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dc.contributor.authorDalley, Bronwyn
dc.date.accessioned2017-01-25T00:21:20Z
dc.date.available2017-01-25T00:21:20Z
dc.date.issued1987
dc.identifier.urihttp://hdl.handle.net/10179/10313
dc.description.abstractThis thesis examines the management of the Te Oranga reformatory for delinquent women, from its inception in 1900 until its closure in 1918. The institution was supervised by the Education Department, a body which, it is suggested, did not have firm ideas on the functions of the reformatory. The Department's ambivalence over the role of the institution, in addition to such other problems as limited facilities and poor staff, created a number of difficulties in the administration of Te Oranga. The study also examines Te Oranga's role in the wider society. It is argued that the committal of young women to, and treatment in, the reformatory was based on accepted and stereotypical views of women's "traditional" function in society.en_US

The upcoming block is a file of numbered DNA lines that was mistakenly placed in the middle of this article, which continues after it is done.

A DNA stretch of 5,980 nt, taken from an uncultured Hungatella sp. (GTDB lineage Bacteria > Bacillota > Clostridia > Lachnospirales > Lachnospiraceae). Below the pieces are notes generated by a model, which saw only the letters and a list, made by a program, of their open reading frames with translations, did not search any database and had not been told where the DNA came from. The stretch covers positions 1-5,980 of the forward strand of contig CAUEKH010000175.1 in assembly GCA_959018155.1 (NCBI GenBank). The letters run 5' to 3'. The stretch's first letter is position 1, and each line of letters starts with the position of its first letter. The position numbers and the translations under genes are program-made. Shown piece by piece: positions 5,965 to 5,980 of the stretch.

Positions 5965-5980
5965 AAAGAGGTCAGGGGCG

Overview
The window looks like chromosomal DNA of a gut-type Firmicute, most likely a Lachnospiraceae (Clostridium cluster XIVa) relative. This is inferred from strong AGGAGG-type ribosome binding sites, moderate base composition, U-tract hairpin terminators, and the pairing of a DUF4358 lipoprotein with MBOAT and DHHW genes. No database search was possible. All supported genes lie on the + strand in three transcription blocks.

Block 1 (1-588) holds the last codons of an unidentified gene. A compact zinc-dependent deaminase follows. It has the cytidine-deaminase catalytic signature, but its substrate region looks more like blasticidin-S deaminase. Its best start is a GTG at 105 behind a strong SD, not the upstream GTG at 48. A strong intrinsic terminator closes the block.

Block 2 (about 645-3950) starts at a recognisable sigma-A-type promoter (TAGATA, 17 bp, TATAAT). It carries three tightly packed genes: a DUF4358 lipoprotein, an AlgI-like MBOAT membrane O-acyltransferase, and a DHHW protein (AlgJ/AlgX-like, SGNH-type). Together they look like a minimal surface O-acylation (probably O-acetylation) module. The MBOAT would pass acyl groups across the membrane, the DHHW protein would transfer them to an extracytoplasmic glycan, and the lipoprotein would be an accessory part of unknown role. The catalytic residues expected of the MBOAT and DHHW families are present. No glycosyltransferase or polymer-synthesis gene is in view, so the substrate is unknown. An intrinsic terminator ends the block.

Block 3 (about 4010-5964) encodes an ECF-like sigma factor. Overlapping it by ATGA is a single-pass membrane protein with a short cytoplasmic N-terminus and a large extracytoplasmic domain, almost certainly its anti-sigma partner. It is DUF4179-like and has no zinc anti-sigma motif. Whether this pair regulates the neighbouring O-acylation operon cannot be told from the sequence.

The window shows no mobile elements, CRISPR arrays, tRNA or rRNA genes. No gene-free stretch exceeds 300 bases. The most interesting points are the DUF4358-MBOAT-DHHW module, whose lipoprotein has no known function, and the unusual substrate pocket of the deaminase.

dc.language.isoenen_US
dc.publisherMassey Universityen_US
dc.rightsThe Authoren_US
dc.subjectNew Zealanden_US
dc.subjectChristchurchen_US
dc.subjectReformatories for womenen_US
dc.subjectTe Oranga Reformatory for Delinquent Womenen_US
dc.titleFrom demi-mondes to slaveys : a study of the Te Oranga Reformatory for Delinquent Women, 1900-1918 : a thesis presented in partial fulfilment of the requirements for the degree of Master of Arts in History at Massey Universityen_US
dc.typeThesisen_US
thesis.degree.disciplineHistoryen_US
thesis.degree.grantorMassey Universityen_US
thesis.degree.levelMastersen_US
thesis.degree.nameMaster of Arts (M.A.)en_US


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